Bradley wasn’t the only Celtic to receive some all-Defensive love from voters. Jae Crowder had a total of 47 points, which included 3 first-team votes. His 47 points were the third-highest among players not named to the first or second team.  Also, Celtics guard Marcus Smart received seven points which included 2 first-team votes.

Olynyk: Tough call to have surgery, but it was right thing to do

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Olynyk: Tough call to have surgery, but it was right thing to do

BOXFORD, Mass. -- It was just last week that Kelly Olynyk underwent right shoulder surgery that will keep him from playing for the Canadian National Team this summer in their quest for an Olympics berth in Rio, as well as have him sidelined until sometime in October. 

And yet there was the Celtics center on Wednesday with his right arm in a sling, chatting it up with kids at Spofford Pond School as part of a STEM (Science, Technology, Engineering and Math) lab during an unveiling ceremony, courtesy of the Celts and National Grid.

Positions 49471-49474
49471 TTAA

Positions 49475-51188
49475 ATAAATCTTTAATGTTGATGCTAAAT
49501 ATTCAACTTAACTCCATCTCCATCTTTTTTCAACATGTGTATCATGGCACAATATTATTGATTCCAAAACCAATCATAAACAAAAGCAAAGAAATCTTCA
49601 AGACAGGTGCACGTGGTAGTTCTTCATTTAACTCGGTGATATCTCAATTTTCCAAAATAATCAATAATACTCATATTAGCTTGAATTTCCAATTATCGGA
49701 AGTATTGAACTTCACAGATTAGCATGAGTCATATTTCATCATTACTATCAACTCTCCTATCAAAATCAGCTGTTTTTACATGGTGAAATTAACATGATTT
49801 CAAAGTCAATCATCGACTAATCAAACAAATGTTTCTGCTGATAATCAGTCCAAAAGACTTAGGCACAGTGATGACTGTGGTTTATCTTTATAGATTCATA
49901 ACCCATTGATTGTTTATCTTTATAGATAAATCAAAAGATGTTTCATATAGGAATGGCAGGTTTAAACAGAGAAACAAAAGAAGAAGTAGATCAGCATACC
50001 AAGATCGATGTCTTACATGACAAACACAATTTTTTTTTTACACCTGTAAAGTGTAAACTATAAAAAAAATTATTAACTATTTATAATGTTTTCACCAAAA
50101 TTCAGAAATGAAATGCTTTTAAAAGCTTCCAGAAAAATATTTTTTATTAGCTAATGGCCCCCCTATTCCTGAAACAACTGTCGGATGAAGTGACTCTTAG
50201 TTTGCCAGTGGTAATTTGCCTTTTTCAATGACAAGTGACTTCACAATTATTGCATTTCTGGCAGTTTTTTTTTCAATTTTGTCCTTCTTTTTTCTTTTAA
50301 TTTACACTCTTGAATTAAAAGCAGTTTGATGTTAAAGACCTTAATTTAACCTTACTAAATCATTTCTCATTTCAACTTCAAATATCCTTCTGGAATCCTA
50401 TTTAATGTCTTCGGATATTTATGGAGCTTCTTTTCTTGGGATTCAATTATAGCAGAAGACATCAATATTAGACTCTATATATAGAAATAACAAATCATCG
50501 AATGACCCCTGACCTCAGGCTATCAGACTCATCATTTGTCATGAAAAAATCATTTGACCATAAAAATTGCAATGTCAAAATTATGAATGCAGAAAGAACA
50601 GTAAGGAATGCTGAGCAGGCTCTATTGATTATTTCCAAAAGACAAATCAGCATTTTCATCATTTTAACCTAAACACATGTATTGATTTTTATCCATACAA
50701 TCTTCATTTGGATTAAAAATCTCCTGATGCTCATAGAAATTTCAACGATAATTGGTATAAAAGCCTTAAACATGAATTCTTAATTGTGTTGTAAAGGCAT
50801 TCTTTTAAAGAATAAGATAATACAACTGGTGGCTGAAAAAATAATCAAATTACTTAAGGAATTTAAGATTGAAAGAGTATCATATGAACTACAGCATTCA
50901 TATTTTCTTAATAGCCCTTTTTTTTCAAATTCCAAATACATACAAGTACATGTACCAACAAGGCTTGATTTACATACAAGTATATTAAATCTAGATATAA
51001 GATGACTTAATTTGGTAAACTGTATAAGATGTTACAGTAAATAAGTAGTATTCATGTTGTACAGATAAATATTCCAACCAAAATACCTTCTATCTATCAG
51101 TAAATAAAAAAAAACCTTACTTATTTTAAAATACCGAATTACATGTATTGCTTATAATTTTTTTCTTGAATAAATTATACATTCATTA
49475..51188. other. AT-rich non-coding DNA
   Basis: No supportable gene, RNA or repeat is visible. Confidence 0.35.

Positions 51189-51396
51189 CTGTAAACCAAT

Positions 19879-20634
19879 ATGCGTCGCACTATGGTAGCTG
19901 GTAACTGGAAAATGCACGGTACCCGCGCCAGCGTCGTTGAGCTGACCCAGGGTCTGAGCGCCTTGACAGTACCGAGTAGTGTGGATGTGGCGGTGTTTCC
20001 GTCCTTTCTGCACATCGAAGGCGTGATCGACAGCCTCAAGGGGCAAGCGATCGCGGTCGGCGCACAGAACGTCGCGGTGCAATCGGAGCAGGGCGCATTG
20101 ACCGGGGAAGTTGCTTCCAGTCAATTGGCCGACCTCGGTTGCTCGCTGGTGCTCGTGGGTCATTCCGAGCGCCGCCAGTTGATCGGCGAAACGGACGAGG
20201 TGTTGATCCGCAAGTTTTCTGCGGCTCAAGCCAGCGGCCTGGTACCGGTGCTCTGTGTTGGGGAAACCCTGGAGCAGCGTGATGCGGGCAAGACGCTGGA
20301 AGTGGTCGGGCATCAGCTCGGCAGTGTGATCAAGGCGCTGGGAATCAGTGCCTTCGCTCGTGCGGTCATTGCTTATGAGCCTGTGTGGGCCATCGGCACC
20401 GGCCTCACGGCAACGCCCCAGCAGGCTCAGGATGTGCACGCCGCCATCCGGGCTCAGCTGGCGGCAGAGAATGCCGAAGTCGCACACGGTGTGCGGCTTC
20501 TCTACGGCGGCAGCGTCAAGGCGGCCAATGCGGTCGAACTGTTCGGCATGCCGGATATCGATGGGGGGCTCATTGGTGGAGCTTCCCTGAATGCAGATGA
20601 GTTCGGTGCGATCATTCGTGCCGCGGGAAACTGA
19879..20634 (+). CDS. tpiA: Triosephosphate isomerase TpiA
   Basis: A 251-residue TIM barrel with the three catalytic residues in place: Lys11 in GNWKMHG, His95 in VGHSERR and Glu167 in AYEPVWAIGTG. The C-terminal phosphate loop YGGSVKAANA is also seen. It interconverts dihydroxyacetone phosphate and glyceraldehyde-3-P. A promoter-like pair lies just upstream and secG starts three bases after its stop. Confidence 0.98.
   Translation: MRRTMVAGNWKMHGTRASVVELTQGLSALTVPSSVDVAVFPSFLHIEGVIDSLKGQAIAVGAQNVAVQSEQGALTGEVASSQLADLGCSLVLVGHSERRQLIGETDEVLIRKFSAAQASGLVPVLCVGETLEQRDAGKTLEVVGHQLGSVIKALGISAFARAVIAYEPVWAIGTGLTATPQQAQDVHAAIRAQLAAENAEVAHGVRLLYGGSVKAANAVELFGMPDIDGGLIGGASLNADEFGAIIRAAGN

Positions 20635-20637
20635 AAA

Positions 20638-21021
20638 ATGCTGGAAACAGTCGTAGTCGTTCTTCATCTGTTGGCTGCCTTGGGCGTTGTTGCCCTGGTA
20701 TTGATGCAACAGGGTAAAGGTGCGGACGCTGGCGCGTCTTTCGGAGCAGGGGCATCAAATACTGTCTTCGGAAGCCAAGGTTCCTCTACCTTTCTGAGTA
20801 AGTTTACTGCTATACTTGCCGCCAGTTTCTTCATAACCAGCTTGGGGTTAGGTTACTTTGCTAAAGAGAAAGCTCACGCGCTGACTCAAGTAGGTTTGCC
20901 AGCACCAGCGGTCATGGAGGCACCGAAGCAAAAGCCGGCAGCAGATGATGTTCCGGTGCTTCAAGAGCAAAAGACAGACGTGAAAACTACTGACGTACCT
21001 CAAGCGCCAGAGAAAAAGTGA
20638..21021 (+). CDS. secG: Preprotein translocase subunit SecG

The C's and National Grid purchased 25 Chromebooks, 13 Samsung Galaxy Tablets and a 65-inch Samsung Smart TV as well as other high-tech, education-related items.

“I love the opportunity to come out, give back to the community,” said Olynyk who was also joined by former Celtic Leon Powe and Terry Sobolewski, the Chief Customer Officer for National Grid Massachusetts. “I’ve been sitting in my living room the last eight days, looking at the same four walls.”

And for Olynyk, the days of going stir crazy won’t end anytime soon.